“It was completely crazy,” said Åsa Holmberg, alarm operator with the Södertörn fire department.
She explained that the fire services were called out repeatedly during the night as automatic alarms sounded across the city and the surrounding areas, and fires broke out as lightning struck ground.
One house burned down in the southern suburbs of the city, but Stockholm fire services were mainly kept occupied dealing with flooding incidents, Dagens Nyheter reports.
“People got water in their basements and we had to do quite a bit of pumping. That’s usually the case when we get torrential rain,” Stockholm fireman Lasse Johansson told the newspaper.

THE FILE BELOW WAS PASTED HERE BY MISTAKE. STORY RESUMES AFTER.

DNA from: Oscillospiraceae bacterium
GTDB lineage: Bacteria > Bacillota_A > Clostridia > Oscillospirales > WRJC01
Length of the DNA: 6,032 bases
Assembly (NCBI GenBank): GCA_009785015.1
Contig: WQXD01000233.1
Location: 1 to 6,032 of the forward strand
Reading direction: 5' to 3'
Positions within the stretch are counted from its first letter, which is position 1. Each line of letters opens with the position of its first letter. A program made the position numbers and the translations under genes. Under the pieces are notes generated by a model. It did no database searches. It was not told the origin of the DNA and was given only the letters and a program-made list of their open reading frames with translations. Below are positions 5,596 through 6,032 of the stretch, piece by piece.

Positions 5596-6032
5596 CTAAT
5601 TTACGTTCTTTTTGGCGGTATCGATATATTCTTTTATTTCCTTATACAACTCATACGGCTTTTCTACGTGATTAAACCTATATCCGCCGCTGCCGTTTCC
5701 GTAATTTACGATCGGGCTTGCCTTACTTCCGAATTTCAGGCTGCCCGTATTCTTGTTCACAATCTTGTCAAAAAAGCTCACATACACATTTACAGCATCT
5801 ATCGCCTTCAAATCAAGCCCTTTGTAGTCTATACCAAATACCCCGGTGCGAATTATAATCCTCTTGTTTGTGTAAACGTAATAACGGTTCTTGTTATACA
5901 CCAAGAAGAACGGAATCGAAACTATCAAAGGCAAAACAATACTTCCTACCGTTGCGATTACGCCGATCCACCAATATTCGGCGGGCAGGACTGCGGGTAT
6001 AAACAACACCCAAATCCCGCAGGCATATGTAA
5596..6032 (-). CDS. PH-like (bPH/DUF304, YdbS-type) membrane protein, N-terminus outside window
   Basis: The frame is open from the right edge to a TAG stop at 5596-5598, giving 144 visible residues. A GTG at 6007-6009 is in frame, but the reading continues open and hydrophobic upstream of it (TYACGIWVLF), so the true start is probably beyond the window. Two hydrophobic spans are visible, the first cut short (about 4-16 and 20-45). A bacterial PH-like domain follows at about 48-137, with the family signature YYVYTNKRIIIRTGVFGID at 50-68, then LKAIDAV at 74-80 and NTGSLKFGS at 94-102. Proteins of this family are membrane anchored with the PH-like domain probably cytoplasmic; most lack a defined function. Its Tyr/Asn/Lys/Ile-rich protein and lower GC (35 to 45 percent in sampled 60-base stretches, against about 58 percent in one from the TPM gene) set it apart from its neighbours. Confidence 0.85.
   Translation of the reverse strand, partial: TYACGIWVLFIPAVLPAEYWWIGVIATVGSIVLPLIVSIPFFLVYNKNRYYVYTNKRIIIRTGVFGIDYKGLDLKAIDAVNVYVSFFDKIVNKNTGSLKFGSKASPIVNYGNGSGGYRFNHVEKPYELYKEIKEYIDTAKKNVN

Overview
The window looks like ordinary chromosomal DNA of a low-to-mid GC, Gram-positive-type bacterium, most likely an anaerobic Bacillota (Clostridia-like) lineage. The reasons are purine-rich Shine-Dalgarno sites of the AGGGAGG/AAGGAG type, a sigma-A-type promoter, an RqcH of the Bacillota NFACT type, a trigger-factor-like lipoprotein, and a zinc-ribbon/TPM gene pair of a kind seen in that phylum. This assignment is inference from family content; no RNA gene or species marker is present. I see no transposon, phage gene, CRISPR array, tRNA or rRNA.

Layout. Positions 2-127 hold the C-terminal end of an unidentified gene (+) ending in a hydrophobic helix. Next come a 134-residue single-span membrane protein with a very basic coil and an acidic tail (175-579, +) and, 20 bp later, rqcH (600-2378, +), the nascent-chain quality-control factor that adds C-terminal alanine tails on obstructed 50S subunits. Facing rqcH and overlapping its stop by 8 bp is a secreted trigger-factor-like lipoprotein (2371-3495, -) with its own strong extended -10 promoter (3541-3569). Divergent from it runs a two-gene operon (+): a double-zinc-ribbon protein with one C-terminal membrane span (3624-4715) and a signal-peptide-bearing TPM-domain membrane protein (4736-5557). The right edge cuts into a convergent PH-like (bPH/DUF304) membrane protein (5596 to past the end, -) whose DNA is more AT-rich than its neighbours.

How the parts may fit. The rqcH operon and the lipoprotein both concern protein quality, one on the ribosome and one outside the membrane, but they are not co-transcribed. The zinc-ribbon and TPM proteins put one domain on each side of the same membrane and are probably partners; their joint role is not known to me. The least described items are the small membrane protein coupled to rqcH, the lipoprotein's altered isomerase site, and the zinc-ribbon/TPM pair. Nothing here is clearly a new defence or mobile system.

As the storm gathered force, some 2,500 lightning flashes were recorded from Nynäshamn to the south of Stockholm and Norrtälje to the north in a single hour.
Sten Laurin from meteorological agency SMHI told Dagens Nyheter there were no statistics for lightning concentrations but noted that 11,000 flashes had been registered in the Värmland region in western Sweden over the course of several hours in July.
“That is very, very high but it was also over several hours and covered a larger area,” he said.